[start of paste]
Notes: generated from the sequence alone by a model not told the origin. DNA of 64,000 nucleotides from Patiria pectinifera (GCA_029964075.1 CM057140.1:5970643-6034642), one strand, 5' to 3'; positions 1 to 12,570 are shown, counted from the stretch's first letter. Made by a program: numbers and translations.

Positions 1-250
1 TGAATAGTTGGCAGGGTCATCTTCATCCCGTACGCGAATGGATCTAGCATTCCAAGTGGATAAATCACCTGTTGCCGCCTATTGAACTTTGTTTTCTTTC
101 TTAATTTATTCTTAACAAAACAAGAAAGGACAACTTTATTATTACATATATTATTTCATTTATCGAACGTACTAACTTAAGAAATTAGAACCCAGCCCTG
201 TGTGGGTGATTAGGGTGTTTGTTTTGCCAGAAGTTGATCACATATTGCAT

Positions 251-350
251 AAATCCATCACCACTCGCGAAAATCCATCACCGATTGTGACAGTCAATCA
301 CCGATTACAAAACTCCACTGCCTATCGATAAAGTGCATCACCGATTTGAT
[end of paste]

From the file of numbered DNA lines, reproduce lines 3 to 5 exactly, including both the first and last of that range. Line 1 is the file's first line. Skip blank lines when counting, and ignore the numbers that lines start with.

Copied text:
1 TGAATAGTTGGCAGGGTCATCTTCATCCCGTACGCGAATGGATCTAGCATTCCAAGTGGATAAATCACCTGTTGCCGCCTATTGAACTTTGTTTTCTTTC
101 TTAATTTATTCTTAACAAAACAAGAAAGGACAACTTTATTATTACATATATTATTTCATTTATCGAACGTACTAACTTAAGAAATTAGAACCCAGCCCTG
201 TGTGGGTGATTAGGGTGTTTGTTTTGCCAGAAGTTGATCACATATTGCAT